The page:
Having important medical information on-hand can be critical to your loved one’s well-being and safety. Being able to access the right information quickly and efficiently can make doctor’s appointments easier and will allow in-home caregivers and nurses to provide better care. In the case of an emergency, having critical information readily available (such as allergies and medications) could save your loved one’s life.
Caring for a loved one comes with many responsibilities, so it’s not always easy to stay organized. Take the time to establish a system that works for you and be sure to place emergency numbers in a prominent location in the house in case you are not there.
Ways to Organize Medical Information
Medical Care Binder
Easy to put together and simple to use, you can create a medical care binder using a standard three-ring binder. Because copies of medical records are often provided in paper form, you simply need to stick the records in the binder to keep it in one place. Organize records using tab dividers to make finding information easier. A great benefit of keeping a medical care binder is that doctors and specialists will have the ability to flip through the medical records and notes to get to know your loved one’s history and information quickly and easily.
If the thought of organizing everything yourself sounds daunting, there are several options for premade medical care binders and journals that do the organizing for you:
Medical Records Journal by UniKeep
My Doctor Book
My Care Case
Free Printables for Your Medical Binder by Thirty Handmade Days
Scanning records and saving them on a computer may serve as a nice back-up to a binder, but this method can also make finding specific records easier (with a simple naming convention). This also makes it easy to share records with clinicians via email or a patient portal. If you want to be able to access records from other devices, there are websites designed for storing health records and information. Reputable sites encrypt the data so you don’t need to worry about people accessing information without your consent.
WebMD Personal Health Record
No More Clipboard
Must-Have Medical Information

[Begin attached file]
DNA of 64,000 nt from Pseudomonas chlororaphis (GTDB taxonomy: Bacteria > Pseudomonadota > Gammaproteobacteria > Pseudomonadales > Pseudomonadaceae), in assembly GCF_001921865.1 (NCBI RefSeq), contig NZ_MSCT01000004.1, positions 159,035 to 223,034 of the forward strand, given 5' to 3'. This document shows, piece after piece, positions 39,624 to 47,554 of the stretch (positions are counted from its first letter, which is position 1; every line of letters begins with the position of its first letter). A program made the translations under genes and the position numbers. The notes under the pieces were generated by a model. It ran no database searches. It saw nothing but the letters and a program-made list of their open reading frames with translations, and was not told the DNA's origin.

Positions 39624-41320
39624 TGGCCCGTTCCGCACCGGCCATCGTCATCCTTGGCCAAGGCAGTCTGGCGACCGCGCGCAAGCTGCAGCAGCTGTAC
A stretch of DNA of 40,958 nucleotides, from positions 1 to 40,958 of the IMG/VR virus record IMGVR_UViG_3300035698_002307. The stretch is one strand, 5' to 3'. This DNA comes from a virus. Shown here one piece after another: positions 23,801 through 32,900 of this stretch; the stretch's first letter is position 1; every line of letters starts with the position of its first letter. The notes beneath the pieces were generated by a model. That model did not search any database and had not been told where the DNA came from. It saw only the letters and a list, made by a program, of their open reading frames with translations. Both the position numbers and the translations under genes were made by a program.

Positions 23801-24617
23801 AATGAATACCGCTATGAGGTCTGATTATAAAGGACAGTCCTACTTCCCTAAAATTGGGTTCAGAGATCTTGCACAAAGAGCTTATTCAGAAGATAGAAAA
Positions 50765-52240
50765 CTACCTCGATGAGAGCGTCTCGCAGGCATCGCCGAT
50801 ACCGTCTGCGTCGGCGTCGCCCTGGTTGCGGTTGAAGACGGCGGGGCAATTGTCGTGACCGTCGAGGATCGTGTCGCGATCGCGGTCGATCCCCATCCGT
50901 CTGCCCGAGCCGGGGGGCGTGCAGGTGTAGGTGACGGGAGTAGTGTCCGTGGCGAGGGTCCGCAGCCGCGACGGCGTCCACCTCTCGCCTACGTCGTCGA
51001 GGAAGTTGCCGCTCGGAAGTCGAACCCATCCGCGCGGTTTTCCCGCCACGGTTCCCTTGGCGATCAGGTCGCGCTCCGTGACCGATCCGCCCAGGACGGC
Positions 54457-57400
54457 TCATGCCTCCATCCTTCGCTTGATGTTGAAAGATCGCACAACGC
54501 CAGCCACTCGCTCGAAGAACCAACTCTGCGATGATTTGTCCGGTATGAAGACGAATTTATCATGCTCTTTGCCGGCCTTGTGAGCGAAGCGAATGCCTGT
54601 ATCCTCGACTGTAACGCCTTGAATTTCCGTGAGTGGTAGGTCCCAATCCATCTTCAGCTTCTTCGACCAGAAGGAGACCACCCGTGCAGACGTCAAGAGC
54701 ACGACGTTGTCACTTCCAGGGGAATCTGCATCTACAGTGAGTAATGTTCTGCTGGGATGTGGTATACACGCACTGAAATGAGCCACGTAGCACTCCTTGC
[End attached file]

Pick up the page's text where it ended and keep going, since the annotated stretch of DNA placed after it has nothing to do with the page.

It’s absolutely critical to have the following information readily available:
- Name and Birth Date
- List of Allergies (Drug and Food)
- Details of Any Chronic Conditions
- Blood Type
- List of Medications (Including Dosages and History)
- Results from Any Recent Health Screenings or Tests
- List of Any Major Surgeries or Procedures (and Results)
- Recent Laboratory Results
- Contact Information for All Involved Clinicians
- Primary Care Provider
- Specialists (Cardiologist, Neurologist, etc.)
- Skilled Medical Therapists (Physical, Occupational, etc.)
- Any Professionals Important to Your Loved One’s Care
We recommend putting contact information for important health care providers and emergency contacts in a prominent place, such as on the fridge or in your loved one’s bedroom. If you will not be home, be sure to leave this information with anyone who will be caring for your loved one, including professional caregivers or in-home nurses.
Should-Have Medical Information
While this information isn’t needed in the moment of an emergency, you should have this information ready:
- Medical Diagnostic Reports, Radiology, and Imaging Results (EKGs, Pulmonary Function, X-Rays, MRIs, CT Scans, etc.)
- Dates of Doctor’s Visits
- Hospital Admission and Discharge Notes
- Emergency Room Clinical Notes
- Clinical Visit Notes
- Vision and Dental Information
- Family History of Illnesses
- Health Insurance Information
- Notes about Lifestyle Habits (Smoking, Drinking, Exercise, Sleep, etc.)
- Permission Forms for Release of Information (If Needed)
- Questions or Notes for Medical Professionals
Collecting and organizing medical information for a loved one can feel overwhelming, but the more information you have, the better care they will be able to receive. Our advice is to find and write down any medical information as soon as possible. Start collecting medical records, make copies, and begin putting them in one place even if you don’t have time to organize them right away. Prioritize putting emergency contact in a location that’s easy to spot and collect as much medical information for your loved one as soon as you can.
Related: How to Manage Stress When Your Loved One Needs Home Health Care